• Sell the airbase and County Farms plus scrap the incinerator and all the artycultural stuff. Drop the councillor fees expenses by 50% and tell the chief exec to job share with Suffolk on a 25% pay cut.

    Report this comment

    Michael Clintergate

    Wednesday, January 1, 2014

  • In response to pablo, your argument might have more credibility if so called top ranking staff were not paid so much and we stopped rewarding the failure of those who have left. The proposals for reducing spending included a large element of cutting waste and getting better value for money. There is still much more that could be done. We do have to live within our means - hopefully sooner rather than later - and given the propensity of government in all its forms to waste tax payers money, a smaller government is the best way to achieve this.

    Report this comment

    andy

    Tuesday, December 31, 2013

  • Spot on there Dave I'd rather public money is spent on those who need it than arty rubbish projects. The council don't need to employ several journalists to produce the free glossy newsletters that tells us how well they are doing spending our money. I'd also cut back committee payments. There is something wrong with a system where councillors allowances exceed the basic wage. Stephen Betts get my 2013 Scrooge award for claiming £14.00 from Norfolk Police to attend a funeral.

    Report this comment

    Michael Clintergate

    Tuesday, December 31, 2013

  • Wasnt it a Socialist Minister who said "Theres no money left"....!!!

    Report this comment

    Albert Cooper

    Tuesday, December 31, 2013

  • I know many people whose lives have been transformed by their Personal Budgets. They get companionship, assistance, social interaction, a feeling of belonging to the community and they would truly be lost without them. Personal budgets actually save the council a lot of money.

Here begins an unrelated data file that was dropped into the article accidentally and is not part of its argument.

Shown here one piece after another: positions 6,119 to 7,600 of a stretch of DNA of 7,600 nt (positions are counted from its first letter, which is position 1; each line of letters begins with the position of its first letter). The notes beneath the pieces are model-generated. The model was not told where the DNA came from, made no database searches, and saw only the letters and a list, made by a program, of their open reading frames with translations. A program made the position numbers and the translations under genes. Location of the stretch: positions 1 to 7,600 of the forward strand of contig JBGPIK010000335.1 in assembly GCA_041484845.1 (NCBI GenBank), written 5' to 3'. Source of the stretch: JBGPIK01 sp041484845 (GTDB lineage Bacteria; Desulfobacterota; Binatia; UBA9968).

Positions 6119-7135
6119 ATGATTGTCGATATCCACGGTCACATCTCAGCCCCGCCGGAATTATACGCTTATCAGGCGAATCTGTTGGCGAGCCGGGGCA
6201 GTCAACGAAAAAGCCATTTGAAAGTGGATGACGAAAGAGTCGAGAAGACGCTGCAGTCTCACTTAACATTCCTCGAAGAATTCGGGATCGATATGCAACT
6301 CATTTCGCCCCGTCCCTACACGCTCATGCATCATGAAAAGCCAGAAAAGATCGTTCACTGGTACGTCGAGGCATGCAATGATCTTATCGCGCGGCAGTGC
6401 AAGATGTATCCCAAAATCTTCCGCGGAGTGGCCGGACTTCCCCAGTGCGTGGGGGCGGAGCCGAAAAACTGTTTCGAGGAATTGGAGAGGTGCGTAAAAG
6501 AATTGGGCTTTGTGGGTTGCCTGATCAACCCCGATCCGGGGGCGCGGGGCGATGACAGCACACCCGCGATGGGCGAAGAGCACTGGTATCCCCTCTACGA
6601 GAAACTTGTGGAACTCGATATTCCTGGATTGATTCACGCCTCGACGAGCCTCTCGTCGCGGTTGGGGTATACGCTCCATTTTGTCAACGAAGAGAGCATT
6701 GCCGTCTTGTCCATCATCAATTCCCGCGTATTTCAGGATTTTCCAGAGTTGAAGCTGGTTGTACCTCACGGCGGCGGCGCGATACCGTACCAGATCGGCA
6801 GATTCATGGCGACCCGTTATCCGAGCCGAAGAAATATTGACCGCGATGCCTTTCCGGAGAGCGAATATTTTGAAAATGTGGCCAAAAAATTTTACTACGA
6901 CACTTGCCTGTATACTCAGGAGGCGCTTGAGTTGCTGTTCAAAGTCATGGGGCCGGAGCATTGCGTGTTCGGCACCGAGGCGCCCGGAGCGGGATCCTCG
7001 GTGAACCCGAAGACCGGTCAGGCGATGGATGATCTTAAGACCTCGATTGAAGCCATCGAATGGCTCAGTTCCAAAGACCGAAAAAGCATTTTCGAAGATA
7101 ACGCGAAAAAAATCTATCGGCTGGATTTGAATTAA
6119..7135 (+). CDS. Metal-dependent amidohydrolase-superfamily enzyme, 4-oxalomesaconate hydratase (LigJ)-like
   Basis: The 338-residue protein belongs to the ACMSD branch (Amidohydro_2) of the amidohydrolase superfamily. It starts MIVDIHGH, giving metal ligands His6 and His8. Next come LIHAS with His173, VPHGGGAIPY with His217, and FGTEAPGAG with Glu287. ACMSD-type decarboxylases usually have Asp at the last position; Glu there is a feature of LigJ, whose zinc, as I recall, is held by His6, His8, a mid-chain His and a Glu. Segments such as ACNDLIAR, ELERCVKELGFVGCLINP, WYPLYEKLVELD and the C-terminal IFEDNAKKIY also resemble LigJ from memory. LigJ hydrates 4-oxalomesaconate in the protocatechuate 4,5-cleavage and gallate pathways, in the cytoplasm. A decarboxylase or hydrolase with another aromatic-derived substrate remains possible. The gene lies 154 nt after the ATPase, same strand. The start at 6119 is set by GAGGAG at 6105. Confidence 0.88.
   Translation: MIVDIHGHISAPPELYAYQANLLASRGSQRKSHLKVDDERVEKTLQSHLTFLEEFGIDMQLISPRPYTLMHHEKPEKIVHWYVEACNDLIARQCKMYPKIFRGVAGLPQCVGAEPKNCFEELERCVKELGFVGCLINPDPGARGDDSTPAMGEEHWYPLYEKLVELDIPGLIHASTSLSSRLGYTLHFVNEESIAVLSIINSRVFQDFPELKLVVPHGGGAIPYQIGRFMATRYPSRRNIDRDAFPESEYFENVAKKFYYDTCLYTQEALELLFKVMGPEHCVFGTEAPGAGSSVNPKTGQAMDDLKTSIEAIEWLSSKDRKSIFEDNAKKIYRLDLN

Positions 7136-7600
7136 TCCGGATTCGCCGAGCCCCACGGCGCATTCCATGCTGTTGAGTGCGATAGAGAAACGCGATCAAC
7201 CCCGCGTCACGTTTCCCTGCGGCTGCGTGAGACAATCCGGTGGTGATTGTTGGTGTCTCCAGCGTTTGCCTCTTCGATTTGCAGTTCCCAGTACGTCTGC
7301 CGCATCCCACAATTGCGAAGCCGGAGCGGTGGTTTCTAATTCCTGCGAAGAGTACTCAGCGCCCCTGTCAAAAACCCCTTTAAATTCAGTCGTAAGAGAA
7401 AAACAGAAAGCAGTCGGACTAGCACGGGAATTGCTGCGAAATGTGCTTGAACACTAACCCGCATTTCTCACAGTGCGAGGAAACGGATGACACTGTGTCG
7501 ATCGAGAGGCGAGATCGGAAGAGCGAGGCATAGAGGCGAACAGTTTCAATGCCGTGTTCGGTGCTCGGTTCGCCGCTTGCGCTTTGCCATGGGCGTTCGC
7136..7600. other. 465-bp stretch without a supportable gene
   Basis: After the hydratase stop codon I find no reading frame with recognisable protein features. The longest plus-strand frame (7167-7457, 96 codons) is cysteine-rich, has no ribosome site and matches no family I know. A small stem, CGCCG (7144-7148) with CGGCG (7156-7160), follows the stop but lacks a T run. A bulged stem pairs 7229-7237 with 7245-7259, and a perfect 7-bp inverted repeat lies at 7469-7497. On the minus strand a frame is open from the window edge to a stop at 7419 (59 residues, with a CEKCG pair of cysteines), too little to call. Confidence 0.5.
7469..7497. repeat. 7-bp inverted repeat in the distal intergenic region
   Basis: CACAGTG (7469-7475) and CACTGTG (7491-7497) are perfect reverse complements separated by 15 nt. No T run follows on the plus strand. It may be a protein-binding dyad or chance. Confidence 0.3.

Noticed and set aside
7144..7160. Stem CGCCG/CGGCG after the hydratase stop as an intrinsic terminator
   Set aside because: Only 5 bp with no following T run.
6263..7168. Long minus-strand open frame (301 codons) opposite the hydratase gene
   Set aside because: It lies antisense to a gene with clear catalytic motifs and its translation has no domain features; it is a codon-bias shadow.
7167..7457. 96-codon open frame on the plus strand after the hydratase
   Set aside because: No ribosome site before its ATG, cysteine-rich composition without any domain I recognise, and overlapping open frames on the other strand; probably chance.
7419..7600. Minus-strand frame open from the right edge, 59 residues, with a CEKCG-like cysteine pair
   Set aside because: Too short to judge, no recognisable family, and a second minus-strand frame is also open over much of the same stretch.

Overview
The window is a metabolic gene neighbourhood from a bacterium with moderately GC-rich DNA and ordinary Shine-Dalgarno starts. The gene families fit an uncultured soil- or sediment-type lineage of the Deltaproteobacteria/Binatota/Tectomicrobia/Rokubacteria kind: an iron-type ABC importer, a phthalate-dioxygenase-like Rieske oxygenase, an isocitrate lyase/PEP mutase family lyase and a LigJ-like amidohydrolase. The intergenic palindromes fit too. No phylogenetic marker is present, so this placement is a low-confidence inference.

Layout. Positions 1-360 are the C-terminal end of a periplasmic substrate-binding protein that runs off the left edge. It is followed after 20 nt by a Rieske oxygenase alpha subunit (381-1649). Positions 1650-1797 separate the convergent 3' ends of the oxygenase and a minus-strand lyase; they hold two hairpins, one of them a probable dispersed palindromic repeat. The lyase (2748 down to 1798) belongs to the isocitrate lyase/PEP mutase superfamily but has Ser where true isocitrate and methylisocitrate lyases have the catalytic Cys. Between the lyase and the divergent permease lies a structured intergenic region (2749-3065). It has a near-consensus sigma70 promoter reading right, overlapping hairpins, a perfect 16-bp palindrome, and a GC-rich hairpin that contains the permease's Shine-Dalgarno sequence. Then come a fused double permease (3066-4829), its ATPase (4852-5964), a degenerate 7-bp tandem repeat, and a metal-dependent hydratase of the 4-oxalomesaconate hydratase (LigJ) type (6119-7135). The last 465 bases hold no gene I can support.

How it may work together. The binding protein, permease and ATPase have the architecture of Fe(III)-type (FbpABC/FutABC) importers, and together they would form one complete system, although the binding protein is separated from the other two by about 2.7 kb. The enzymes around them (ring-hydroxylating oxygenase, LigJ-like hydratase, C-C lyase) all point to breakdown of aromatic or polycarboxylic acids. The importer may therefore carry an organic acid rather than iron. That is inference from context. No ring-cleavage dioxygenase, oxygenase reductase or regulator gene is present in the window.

Report this comment

    samphirelover

    Tuesday, December 31, 2013

  • Its not the services which are hit, the officers or Cllr.s, but those in need of these services, real people with real needs and concerns. I'm more concerned that officers feel unable to question the priorities that are being set by central Government, concerned about the lack of business savvy in our civil service and the lack of duty for people with disabilities of all kind. Should service providers or clients be the priority of NCC?

    Report this comment

    ingo wagenknecht

    Tuesday, December 31, 2013

  • Too many rely on the state for their existance.Get Married the council will give us a house,have a child out of Wedlock the state will provide,and the cry "its my human right" echos hollow

    Report this comment

    Albert Cooper

    Tuesday, December 31, 2013

  • Have to say that I agree wholeheartedly with Honest John - about time we had a party leader in county hall such as Coke who is prepared to go the extra mile and spend his days kicking a*se to get some answers instead of the flaccid Nobbs who just rolls over whenever an interim director (£££!) enters the room before telling a kow-towing union reptile like Dunning to rally the troops as a smoke screen to his own cabinet's incompetence. To think that people actually pay a Unison sub for such a load of rubbish.....